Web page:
We've always recommended that clients thoroughly understand and evaluate the pros and cons of building a good mobile design upfront. Having a well-designed mobile story should be one of the top priorities when developing a great eCommerce experience. When working with customers on their mobile strategy, we've found the most successful results come from a combination of several design principles.

Before launching into the details of our approach, it helps to understand the terminology surrounding mobile design since people refer to the same concept by different names.

So, what do we mean by responsive and adaptive design?

When we talk about responsive design, we are referring to sites that maintain a single code-base that utilizes the following:

1.CSS media queries and breakpoints

2.Flexible images

3.Fluid layouts that can be dynamically resized with the screen

In general, the exact same content is delivered to multiple devices and viewports. This pattern promotes easier maintainability and is the primary choice for both developers and designers.

The definition for adaptive design on the other hand can be further broken down into two subcategories:

1.Adaptive Delivery

2.Adaptive Templating

When people talk about adaptive design, they are usually referring to Adaptive Templating wherein you have separate sites or templates which maintain their own HTML/CSS/JavaScript and are catered for a specific device (e.g. your typical m-dot subdomain). One of the biggest downsides to this approach lie in the costs of maintaining these separate sites (which we?ve seen in practice to be very costly). Despite this, there are some legitimate use cases for adaptive templating. For example, short-lived campaigns or marketing pages where long term maintenance is not an issue can easily be built using this strategy. Another practical example would be the checkout flow or any form heavy page that requires a user to fill out loads of information. Optimizing this experience for the device in this case would be highly beneficial and would definitely improve conversion rates.

Finally, the pattern that?s been gaining a lot of traction lately is Adaptive Delivery. The idea here is to use the server to detect the device or client side code to detect viewport size to provide more relevant contextual content. For example, merchandisers can cater their banner ads or boost certain search results based on the device their customers are coming from. The business implications of this feature is unbounded.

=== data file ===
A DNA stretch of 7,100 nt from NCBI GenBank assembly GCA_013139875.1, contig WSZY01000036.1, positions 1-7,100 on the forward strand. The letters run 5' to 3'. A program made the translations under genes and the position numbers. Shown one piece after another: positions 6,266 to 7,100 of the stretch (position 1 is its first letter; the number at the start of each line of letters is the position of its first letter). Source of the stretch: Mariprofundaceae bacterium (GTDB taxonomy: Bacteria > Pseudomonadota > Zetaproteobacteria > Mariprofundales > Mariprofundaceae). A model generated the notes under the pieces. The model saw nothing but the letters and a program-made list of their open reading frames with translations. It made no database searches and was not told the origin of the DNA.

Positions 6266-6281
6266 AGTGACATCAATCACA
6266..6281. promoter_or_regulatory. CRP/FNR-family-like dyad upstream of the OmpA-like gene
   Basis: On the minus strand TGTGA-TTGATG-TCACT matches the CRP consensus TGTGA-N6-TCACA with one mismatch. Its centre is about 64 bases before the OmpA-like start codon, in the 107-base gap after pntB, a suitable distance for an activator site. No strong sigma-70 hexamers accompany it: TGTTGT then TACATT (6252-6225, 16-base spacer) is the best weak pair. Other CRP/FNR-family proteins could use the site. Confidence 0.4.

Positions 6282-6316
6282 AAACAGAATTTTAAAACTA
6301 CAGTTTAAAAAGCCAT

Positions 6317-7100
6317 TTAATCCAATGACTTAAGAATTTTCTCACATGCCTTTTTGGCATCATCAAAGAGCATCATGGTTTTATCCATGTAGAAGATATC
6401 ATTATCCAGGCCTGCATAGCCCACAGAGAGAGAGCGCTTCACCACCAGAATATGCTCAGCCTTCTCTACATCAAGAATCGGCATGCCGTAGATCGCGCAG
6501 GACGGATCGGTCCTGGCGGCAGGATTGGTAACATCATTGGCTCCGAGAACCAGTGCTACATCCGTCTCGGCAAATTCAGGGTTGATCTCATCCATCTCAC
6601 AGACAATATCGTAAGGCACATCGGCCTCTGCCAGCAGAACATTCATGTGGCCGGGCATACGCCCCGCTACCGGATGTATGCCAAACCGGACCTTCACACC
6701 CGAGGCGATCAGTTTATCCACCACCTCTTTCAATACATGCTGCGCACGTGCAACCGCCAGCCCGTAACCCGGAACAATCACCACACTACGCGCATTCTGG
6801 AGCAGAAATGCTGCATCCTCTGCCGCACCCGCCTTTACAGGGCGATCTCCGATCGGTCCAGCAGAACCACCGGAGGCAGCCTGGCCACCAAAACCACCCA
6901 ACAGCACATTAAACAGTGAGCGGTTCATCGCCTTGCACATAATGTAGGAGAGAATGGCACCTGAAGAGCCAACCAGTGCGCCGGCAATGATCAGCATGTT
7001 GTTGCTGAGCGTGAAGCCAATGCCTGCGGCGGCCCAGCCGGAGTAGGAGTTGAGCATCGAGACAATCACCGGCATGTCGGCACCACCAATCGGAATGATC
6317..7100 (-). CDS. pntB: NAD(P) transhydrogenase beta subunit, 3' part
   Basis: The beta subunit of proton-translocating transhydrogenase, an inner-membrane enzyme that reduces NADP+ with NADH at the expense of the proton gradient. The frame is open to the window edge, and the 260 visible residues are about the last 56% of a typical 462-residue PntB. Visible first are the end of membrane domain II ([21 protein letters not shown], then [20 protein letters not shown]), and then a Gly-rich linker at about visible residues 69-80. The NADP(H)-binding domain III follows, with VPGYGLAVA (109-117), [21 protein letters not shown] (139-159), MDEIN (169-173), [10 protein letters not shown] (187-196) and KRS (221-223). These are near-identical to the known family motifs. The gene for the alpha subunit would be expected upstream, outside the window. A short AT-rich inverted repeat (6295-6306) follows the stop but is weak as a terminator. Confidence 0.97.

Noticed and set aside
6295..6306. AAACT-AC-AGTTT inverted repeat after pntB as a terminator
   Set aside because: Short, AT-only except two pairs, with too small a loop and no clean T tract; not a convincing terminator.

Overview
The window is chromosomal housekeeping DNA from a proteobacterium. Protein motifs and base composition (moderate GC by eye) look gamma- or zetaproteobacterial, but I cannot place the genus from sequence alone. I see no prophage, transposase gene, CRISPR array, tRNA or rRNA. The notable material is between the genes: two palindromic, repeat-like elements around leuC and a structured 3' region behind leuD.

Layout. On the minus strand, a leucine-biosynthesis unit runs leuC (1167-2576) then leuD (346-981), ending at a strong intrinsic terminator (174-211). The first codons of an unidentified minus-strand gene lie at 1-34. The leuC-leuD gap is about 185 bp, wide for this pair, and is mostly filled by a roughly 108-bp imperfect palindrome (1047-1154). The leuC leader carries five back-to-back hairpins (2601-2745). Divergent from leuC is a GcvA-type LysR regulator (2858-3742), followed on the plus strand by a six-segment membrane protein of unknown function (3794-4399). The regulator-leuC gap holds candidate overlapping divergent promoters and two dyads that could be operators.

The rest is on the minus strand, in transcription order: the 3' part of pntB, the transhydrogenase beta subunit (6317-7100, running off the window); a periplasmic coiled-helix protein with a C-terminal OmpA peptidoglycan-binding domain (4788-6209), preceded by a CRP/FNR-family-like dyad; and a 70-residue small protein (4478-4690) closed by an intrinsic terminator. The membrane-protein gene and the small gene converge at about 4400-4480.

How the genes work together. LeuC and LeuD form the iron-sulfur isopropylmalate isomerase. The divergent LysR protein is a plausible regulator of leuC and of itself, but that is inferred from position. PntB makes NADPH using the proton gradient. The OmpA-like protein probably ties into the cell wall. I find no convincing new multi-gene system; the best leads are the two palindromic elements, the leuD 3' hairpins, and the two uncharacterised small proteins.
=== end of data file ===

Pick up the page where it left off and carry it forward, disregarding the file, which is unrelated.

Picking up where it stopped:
Industry trends toward RWD

Industry trends have shown that responsive web design (RWD) is quickly becoming the standard for best practice in mobile design. Google has even taken a stance and flat out said that responsive design is their recommended design pattern and has gone so far as to rank properly constructed SEO responsive sites higher.[1] So, why is there such hesitation in adopting this practice and why is there still a debate?

A recent report by Forrester Research states that: "Skills, budget, and legacy technology prevent responsive web design adoption."[2] With the ubiquity of mobile devices, companies that have a good mobile design have a strong competitive advantage over those that don't. So in today's current market, it's hard to imagine why an enterprise wouldn't invest heavily in this channel. As with all things, there is no 'one-size-fits-all' solution. Implementing responsive web design, does take more upfront effort and typically takes between 20% to 50% longer than traditional website designs[3].

In cases where budget is a concern, many have fallen back to outsourcing development and have gone down the route of full adaptive templating. We've found that in the long run, the long-term maintenance cost in doing this far outweighs any upfront cost to properly design a responsive site in the beginning. The good news: As more and more frameworks provide better support and templates for responsive web design, we foresee the opportunity cost and effort of producing a good responsive site upfront drastically drop in the near future.